For teens needing a little extra supervision, consider monitoring software. Check with manufacturers if you're in the market for a new car—Ford's MyKey limits speed and radio volume and provides seatbelt reminders, while General Motors is experimenting with Family Link, which can track a vehicle's location in real time. Or install yourself a device like Car Chip (carchip.com), which monitors speed and driving tendencies and lets you learn what happened in the event of a crash. Also ask your insurance company, which may offer reduced rates for vehicles with tracking software. American Family Insurance's DriveCam (teensafedriver.com), for example, can capture a teen's risky driving behaviors (swerving, hard braking and sudden acceleration) and provide parents with a detailed report.What's to Come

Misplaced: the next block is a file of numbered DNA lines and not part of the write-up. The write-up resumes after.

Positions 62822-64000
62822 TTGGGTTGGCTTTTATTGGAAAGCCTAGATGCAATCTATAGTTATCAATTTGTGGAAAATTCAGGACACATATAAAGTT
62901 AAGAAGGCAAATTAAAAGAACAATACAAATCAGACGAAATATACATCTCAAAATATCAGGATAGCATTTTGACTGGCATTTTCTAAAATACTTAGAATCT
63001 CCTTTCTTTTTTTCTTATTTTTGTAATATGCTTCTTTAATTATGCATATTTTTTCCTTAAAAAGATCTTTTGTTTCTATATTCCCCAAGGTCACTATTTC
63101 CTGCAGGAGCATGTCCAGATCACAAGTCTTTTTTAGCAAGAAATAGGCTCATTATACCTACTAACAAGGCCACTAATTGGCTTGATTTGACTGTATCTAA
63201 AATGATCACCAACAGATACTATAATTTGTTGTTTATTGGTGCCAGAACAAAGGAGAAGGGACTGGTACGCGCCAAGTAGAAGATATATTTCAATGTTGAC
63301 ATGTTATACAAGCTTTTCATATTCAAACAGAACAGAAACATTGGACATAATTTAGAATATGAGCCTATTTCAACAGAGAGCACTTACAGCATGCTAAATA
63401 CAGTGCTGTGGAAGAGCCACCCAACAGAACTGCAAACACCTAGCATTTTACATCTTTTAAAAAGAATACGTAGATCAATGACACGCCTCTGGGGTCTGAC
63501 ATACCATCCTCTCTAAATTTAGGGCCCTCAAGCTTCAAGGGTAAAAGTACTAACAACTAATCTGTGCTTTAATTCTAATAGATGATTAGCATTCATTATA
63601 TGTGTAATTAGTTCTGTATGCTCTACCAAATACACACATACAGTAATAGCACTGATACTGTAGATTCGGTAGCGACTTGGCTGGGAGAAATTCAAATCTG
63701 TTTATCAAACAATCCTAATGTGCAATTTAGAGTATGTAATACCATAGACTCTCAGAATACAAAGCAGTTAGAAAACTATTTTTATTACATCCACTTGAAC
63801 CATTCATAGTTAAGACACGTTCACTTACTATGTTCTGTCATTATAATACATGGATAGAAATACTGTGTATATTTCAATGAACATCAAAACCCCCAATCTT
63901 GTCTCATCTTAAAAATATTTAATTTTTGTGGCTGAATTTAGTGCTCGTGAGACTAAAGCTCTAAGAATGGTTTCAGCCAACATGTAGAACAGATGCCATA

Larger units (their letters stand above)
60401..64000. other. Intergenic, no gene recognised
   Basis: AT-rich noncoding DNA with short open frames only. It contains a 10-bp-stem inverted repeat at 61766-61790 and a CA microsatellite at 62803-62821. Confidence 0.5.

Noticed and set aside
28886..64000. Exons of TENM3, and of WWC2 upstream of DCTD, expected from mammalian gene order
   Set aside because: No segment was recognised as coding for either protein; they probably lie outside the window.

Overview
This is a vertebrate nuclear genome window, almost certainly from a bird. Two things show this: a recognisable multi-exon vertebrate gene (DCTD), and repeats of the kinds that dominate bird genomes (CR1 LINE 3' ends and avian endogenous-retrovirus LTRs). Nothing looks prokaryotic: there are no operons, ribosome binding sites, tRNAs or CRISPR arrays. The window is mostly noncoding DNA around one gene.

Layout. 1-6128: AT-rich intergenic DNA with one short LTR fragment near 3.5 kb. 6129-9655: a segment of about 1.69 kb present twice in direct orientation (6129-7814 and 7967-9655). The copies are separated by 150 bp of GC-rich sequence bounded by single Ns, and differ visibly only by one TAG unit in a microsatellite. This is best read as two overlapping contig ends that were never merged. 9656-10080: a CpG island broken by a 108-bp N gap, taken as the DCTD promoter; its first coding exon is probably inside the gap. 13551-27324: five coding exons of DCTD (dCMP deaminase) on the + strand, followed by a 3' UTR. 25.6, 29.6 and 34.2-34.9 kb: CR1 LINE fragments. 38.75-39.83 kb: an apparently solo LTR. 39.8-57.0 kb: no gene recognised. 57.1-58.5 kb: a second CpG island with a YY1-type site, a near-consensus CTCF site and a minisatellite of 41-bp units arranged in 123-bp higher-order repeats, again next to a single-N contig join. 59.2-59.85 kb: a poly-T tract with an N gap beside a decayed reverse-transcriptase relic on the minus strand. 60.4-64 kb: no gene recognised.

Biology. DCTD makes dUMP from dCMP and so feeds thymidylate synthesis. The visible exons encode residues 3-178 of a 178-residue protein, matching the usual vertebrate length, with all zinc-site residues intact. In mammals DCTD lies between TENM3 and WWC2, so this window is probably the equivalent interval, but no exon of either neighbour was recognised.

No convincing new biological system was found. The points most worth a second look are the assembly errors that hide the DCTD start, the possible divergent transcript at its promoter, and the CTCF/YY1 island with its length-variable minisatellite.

Cars with minds of their own? Sort of. In the next five years, Intelligent Vehicles will use car-to-car communication systems to alert drivers of impending accidents. Expect to hear a collision warning when you veer out of your lane, or at a blind intersection if you're about to pull out into an oncoming car. Numerous automakers are working with the U.S. government to install these safety-enhancing Wi-Fi sensor systems.
FACT: The crash rate for teens ages 16 to 19 is four times that for older drivers, mostly due to immaturity and driving inexperience. That's why it costs more to insure them.
Originally published in the November 1, 2011, issue of Family Circle magazine.